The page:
Imagine if the government set out to measure the nation’s height, weight and curves in order to improve the sizing of clothes in retail fashion. Well, Spain’s health ministry has taken on this mammoth task. The goal of the study is to ensure that fashion houses “promise to fit their clothes to real women, rather than the other way round”.
Last month technicians from Spain’s health ministry visited the first of 59 towns across the country to measure 10,415 Spanish women, aged between 12 and 70, to find out what size and shape the nation’s females really are. The nationwide measuring operation continues until 21 December, and results are to be announced next spring.
Women are chosen at random from the city’s census and invited to participate in an “anthropometric study”, which the state-sponsored National Consumers Institute claims to be the first in the world. The aim is to promote “a realisable image of healthy beauty – neither Rubens women nor anorexic girls”, according to the health minister, Bernat Soria. “It is our commitment that beauty and health go hand in hand.”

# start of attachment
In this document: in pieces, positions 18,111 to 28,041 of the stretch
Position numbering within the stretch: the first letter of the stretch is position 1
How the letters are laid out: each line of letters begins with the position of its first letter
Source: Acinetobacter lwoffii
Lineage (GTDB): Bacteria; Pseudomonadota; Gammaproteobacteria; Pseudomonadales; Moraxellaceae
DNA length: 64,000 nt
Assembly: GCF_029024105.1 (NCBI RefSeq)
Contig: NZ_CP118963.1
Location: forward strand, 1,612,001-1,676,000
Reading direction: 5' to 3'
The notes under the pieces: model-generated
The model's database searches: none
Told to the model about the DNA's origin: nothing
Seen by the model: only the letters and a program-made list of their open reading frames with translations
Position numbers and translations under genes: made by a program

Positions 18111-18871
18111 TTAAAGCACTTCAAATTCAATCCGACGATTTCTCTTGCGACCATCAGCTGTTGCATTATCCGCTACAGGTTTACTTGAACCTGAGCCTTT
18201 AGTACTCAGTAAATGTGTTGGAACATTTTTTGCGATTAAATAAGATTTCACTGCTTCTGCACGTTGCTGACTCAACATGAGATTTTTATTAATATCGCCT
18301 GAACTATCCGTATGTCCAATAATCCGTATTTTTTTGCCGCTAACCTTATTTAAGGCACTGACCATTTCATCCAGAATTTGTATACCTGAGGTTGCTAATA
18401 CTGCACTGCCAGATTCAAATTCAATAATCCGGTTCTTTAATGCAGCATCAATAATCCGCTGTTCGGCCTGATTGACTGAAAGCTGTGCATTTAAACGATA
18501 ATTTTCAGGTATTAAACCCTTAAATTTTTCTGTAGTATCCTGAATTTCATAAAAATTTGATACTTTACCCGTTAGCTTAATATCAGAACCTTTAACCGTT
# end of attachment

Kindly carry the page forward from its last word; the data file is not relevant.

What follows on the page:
The results from the study will be used to standardize clothing sizes across the industry.
This step follows Spain’s leadership in banning ultra-thin models from the Madrid catwalks a year ago. And that isn’t the end of it…
The government has also extracted a promise from retailers to banish skeletal plastic mannequins from shop windows – said to encourage unrealistic ideals of beauty – and replace them over time with those sized at least 38 – a British 10 [this is roughly an American 6, where mannequin’s today typically wear an American 2] .
Regardless of your position on the government playing such an active role in consumer affairs, these are fascinating moves. Spain has tremendous clout in the fashion world because they are home to the biggest and most successful fast-fashion retail chain in the world – Zara. I’m looking forward to next Spring when the results of the study will be announced. It will be incredibly interesting to see whether they can be applied successfully, and whether other countries follow Spain’s example.
Will idealizing the skinny ever be out of fashion?